Montgomery County political candidates begin their traditional, frenetic last-minute primary campaigns this week, facing a 30 percent turnover in the electorate since 1974 and polls indicating that half the voters still are undecided.

"On Labor Day, voters wake up to the fact that an election is coming up (on Sept. 12)," said one Democratic worker. "They unpack from their vacations, put their kids in school and sit down to read the campaign literature that has piled up on their doorstep."

That will be a lot of reading. About 150 candidates - from gubernatorial aspirants to the county school board - are running in the primaries.

Although Montgomery County is the home of Acting Gov. Blair Lee III, one of four Democratic gubernatorial candidates, those contesting for the Democratic Montgomery County executive nomination, the top local office at stake Sept. 12, have refrained from endorsing Lee or any of his opponents - Theodore Venetoulis, Harry Hughes or Walter Orlinsky.

In the county, where the Democratic Party has long been undisciplined, such allegiances could only heighten the primary election feuds that have denied them wins in the county executive and congressional races for years, according to party workers.

The choices this year also are compounded by a multitide of sample ballots distributed by numerous party factions - often overlapping, sometimes conflicting - in their endorsements.

"I'll tell you the truth," said one Democratic activist. "I've got so many slates in the mail at this point, I can't keep them apart, and I keep up better than most."

Most attention has centered on contests for county executive, a post Republican County Executive James P. Gleason is vacating after two terms.

Republicans Richmond M. Keeney, a member of the planning board; Albert Ceccone Jr., a realtor, and Gerald Warren, a lawyer, are seeking the nomination to replace him.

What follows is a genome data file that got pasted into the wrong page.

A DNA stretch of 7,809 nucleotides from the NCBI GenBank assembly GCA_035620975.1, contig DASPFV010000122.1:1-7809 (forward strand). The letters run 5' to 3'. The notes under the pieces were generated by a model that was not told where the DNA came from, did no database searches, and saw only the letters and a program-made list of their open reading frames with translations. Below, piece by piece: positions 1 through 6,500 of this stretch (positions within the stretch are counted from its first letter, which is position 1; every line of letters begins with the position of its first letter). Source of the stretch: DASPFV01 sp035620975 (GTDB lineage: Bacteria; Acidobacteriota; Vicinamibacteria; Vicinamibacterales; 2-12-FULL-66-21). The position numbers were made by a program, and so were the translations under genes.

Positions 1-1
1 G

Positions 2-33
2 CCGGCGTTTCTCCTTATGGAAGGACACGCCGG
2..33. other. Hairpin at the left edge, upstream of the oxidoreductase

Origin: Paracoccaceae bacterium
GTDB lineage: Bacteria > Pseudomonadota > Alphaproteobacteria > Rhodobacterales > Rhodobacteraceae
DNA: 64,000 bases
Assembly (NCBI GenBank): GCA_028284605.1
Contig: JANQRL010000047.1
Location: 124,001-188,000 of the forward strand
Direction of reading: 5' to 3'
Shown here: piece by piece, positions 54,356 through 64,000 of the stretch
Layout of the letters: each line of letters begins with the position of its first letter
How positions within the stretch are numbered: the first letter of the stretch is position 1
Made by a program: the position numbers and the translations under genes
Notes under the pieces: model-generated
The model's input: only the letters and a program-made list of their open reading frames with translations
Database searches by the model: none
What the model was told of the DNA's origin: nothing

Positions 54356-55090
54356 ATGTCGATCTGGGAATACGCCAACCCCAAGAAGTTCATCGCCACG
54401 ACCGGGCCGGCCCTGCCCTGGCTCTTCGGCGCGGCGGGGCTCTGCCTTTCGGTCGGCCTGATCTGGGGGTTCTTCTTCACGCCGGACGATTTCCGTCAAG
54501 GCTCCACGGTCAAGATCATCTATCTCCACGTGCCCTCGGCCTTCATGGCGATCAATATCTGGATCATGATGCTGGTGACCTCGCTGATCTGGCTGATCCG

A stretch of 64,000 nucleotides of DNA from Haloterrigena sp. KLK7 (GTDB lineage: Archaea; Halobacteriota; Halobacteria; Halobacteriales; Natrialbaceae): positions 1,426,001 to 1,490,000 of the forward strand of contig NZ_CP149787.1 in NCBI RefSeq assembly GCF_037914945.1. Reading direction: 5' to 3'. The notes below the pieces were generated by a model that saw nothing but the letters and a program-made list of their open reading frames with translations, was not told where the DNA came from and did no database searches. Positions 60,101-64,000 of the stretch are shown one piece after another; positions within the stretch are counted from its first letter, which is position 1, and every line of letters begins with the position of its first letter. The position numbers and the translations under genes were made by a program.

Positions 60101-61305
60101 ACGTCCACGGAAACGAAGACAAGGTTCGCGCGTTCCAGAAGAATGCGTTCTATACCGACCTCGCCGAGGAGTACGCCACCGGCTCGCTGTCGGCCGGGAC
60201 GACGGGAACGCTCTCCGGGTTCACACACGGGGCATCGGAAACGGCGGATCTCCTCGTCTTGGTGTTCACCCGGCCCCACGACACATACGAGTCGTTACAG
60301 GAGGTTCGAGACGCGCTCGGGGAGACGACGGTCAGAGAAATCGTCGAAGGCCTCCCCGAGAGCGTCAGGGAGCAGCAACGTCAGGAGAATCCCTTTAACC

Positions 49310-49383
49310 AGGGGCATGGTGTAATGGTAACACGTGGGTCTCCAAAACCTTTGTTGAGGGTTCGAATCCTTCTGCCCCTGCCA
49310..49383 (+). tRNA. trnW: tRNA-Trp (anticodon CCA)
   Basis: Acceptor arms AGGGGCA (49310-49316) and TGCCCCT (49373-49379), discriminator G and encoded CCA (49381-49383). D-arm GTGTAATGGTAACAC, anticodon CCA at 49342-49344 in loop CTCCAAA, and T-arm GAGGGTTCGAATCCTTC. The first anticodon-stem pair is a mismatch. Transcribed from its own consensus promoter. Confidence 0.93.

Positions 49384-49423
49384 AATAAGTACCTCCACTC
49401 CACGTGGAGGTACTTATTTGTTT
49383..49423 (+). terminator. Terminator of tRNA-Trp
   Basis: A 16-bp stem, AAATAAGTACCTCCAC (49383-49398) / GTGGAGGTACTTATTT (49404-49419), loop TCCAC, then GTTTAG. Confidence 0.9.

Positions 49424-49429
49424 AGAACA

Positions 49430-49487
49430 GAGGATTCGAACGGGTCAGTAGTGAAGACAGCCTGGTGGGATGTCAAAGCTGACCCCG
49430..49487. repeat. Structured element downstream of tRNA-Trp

So are three Democrats, whose supporters believe their hard-fought "horse race" is an encouraging sign that for the first time in eight years, a Democrat could be elected to the office.

The Democratic county executive contest between state Sen. Charles Gilchrist, Planning Board Chairman Royce Hanson and County Council member John Menke, three progressive Democrats, has centered more on images than issues.

All three, for example, have opposed a ballot referendum to roll back property taxes and have called for limitations on government spending. When the first real campaign flare-up occurred last week in the form of a Montgomery County Council request to the state legislature for an increase in income taxes, all three Democrats promptly denounced the idea.

Gilchrist's supporters have stressed "fresh face" and untainted image as a state senator free of the strong friendships and animosities that Menke and Hanson have built up during their years in local office.

Yet, when Gilchrist indicated last month that he might fire Police Chief Robert J. diGrazia for the "low morale" of the police force and the decline in emphasis on traditional law enforcement functions, his opponents quickly pictured Gilchrist as an outsider unfamiliar with intimate details of the county's government.

Hanson's supporters, on the other hand, are emphasizing their candidate's long experience in management and government as chairman of the planning board for five years and as a professor of urban affairs and public administration for 17 years.

Hanson campaigners began blanketing the county Friday with 75,000 handbills comparing Hanson's experience with that of his opponents. On some columns where Hanson's former governmental and political positions amount to several lines of copy, there are large empty white spaces under Gilchrist's and Menke's names.

Menke, a one-term County Council member and physicist who has gone much farther in the race than most expected, is buoyed by his own momentum. "Starting from zero three months ago, the trend looks good," he said.

Disdaining organizational politics, Menke has built his campaign around a handful of volunteers. He appeared one day at the county dump to stress the need for better environmental controls in the county, then stood before the pit for the new $50 million county office building to demand that undue government spending be curtailed.